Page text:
While the courts in Morris and Arias extended Lora to encompass § 1225(b) and followed the precedent set by the Ninth Circuit in Rodriguez, the courts in Perez and Cardona rejected mandatory bond hearings under § 1225(b).[22] The court in Perez “found no case within this Circuit holding that detention under § 1225(b) is implicitly time limited or requires a bond hearing.”[23] In a similar interpretation, the court in Cardona stated simply that Lora was meant only to address detention under § 1226(c) and could thus not be construed as extending to detentions under § 1225(b).[24] With no ruling from the Second Circuit or the Supreme Court, the district courts split in deciding whether to extend the holdings of Lora and Rodriguez to § 1225(b) cases.

Analysis and Policy Implications of Rodriguez

When deciding Jennings v. Rodriguez the Supreme Court should uphold the rights of immigrants under the Fifth Amendment by rejecting the indefinite detention of non-citizens and LPRs.[25] It should also take into account the impact of the decision on the lives of detainees, their families, and their communities and the economic implications of indeterminate detention.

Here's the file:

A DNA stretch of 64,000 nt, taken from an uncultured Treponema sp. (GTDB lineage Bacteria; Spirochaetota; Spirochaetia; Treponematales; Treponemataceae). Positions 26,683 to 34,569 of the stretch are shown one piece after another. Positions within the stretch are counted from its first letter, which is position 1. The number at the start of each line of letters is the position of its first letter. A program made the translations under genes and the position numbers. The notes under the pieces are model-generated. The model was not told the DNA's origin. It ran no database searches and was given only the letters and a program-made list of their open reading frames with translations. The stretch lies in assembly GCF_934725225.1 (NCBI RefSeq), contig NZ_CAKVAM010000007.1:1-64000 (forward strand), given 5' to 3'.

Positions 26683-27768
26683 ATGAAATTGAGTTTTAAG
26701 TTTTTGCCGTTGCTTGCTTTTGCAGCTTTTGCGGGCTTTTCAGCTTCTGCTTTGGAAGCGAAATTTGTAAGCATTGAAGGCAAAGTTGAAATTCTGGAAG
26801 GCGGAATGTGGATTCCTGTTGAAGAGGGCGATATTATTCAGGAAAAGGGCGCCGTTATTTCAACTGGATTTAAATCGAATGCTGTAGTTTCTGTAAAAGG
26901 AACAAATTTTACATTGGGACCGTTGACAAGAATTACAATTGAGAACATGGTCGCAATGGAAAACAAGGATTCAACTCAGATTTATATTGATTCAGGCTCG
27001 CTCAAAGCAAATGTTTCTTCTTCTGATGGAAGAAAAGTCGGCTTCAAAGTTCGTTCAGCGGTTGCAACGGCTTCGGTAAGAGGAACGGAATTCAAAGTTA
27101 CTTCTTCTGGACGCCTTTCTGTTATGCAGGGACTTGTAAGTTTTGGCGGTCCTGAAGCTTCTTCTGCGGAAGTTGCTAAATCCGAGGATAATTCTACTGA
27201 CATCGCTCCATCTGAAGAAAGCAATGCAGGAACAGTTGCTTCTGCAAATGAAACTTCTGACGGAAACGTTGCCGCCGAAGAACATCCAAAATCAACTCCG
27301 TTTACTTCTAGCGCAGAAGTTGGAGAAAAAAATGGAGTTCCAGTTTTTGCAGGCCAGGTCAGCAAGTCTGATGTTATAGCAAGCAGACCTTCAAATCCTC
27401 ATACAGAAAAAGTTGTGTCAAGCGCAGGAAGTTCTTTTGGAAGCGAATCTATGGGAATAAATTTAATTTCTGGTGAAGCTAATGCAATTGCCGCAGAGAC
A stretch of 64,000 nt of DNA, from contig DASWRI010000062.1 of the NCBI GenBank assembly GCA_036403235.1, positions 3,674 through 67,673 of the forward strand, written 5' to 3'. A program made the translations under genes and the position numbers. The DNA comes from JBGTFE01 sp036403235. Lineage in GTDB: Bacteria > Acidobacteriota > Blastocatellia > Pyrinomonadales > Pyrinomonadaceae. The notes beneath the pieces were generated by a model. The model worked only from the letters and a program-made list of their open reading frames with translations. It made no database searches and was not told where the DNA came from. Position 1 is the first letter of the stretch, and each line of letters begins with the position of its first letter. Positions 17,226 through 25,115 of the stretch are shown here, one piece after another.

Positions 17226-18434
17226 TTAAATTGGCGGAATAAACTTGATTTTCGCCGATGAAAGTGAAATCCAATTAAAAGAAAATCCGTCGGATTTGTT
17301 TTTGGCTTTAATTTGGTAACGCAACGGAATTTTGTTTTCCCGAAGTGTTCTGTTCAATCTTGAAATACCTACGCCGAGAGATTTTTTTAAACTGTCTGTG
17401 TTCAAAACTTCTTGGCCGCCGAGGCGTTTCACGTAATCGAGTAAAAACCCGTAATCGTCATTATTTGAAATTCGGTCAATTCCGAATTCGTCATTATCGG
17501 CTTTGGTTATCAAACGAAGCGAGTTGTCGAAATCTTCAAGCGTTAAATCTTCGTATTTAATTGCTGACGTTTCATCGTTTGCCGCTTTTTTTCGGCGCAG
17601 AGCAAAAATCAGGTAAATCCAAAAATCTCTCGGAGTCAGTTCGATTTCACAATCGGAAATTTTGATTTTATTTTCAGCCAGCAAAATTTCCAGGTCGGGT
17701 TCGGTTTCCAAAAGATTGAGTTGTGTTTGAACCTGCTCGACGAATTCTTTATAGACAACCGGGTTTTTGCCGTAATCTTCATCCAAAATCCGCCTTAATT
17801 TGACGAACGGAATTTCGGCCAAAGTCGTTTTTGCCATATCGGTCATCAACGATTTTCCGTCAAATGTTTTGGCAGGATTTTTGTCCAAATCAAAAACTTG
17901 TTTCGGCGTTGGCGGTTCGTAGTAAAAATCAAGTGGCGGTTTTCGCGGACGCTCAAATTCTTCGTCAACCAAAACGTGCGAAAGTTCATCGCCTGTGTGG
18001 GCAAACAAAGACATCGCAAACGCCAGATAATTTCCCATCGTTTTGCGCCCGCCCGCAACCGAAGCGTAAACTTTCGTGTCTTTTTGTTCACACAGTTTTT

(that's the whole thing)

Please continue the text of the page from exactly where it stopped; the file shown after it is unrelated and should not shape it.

Permitting the indefinite detention of immigrants would pose serious constitutional concerns. In Rodriguez, the government’s primary argument hinges on the assumption that non-citizens detained under § 1225(b) hold fewer constitutional rights than immigrants detained in the country.[26] The main problem with this argument arises in situations where an LPR leaves the United States for a limited time and, upon return, is detained at a port of entry for criminal activity.[27] Based on the government’s argument, that person should receive less Fifth Amendment protection than an LPR arrested in the country for a similar crime. Creating different outcomes for two individuals with similar residency status based on the location of their arrest is illogical and inconsistent. While the Government in Jennings argued “that Congress has provided sufficient due process by permitting noncitizens to hire attorneys at their own expense, use interpreters, present evidence, and appeal their cases,” the argument ignores the discrepancy between allowing some LPRs access to bond hearings while denying others such protection based solely on the location of the arrest.[28] The Government’s claim trivializes the rights that the Fifth Amendment protects by pointing to an immigrant’s access to lawyers, interpreters, evidence and appeals while ignoring the fundamental right to “due process of law.”[29] Holding a person without a bond hearing, where a neutral decision maker may consider the necessity of detention, is a serious deprivation of liberty without due process of law.